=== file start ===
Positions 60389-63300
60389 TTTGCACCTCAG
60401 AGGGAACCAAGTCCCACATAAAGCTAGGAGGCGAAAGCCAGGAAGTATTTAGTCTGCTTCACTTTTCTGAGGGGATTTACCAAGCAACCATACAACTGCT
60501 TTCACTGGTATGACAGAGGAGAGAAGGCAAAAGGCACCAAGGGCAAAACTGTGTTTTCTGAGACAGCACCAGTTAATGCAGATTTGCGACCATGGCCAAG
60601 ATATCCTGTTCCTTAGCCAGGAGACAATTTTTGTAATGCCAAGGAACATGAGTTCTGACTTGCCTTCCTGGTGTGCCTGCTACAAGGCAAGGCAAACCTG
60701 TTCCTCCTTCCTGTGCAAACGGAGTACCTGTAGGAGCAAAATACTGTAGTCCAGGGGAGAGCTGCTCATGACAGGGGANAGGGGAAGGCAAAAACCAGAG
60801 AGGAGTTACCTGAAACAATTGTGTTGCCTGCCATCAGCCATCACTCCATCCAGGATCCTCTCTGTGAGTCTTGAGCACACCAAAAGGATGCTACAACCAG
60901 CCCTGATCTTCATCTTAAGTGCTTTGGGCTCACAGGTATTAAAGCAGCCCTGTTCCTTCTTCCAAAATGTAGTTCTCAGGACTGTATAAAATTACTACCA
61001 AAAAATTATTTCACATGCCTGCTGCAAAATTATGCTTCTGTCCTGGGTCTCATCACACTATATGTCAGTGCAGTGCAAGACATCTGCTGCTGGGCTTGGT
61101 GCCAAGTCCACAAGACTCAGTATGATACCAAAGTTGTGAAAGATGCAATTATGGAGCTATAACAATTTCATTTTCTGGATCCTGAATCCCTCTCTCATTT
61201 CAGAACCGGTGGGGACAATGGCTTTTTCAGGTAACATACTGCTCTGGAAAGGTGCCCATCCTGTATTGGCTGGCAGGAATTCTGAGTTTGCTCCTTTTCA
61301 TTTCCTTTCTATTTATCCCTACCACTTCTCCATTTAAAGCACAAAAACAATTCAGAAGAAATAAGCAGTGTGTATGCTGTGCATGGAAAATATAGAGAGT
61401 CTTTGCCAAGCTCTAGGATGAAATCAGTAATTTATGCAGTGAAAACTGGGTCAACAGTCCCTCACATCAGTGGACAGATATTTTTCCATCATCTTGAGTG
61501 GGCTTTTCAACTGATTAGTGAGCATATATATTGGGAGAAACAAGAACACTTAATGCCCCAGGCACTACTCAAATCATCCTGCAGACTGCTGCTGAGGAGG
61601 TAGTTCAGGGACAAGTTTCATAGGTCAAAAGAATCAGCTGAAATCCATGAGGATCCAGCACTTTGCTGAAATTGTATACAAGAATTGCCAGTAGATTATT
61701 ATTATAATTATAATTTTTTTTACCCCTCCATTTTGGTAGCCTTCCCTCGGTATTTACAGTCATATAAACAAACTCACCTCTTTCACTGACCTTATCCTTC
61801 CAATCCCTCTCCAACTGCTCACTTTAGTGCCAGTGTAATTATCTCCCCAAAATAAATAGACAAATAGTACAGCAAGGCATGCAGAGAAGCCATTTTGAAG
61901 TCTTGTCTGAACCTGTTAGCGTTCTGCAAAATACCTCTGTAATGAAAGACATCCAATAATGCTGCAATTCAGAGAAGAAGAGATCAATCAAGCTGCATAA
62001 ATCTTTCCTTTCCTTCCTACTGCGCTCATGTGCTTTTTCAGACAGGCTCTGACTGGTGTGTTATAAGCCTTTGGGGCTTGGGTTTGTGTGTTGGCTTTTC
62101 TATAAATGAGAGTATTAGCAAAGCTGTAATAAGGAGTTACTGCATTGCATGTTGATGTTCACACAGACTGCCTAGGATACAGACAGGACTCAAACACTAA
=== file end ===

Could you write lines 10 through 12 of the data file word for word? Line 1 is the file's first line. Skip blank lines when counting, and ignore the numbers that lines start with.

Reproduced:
61101 GCCAAGTCCACAAGACTCAGTATGATACCAAAGTTGTGAAAGATGCAATTATGGAGCTATAACAATTTCATTTTCTGGATCCTGAATCCCTCTCTCATTT
61201 CAGAACCGGTGGGGACAATGGCTTTTTCAGGTAACATACTGCTCTGGAAAGGTGCCCATCCTGTATTGGCTGGCAGGAATTCTGAGTTTGCTCCTTTTCA
61301 TTTCCTTTCTATTTATCCCTACCACTTCTCCATTTAAAGCACAAAAACAATTCAGAAGAAATAAGCAGTGTGTATGCTGTGCATGGAAAATATAGAGAGT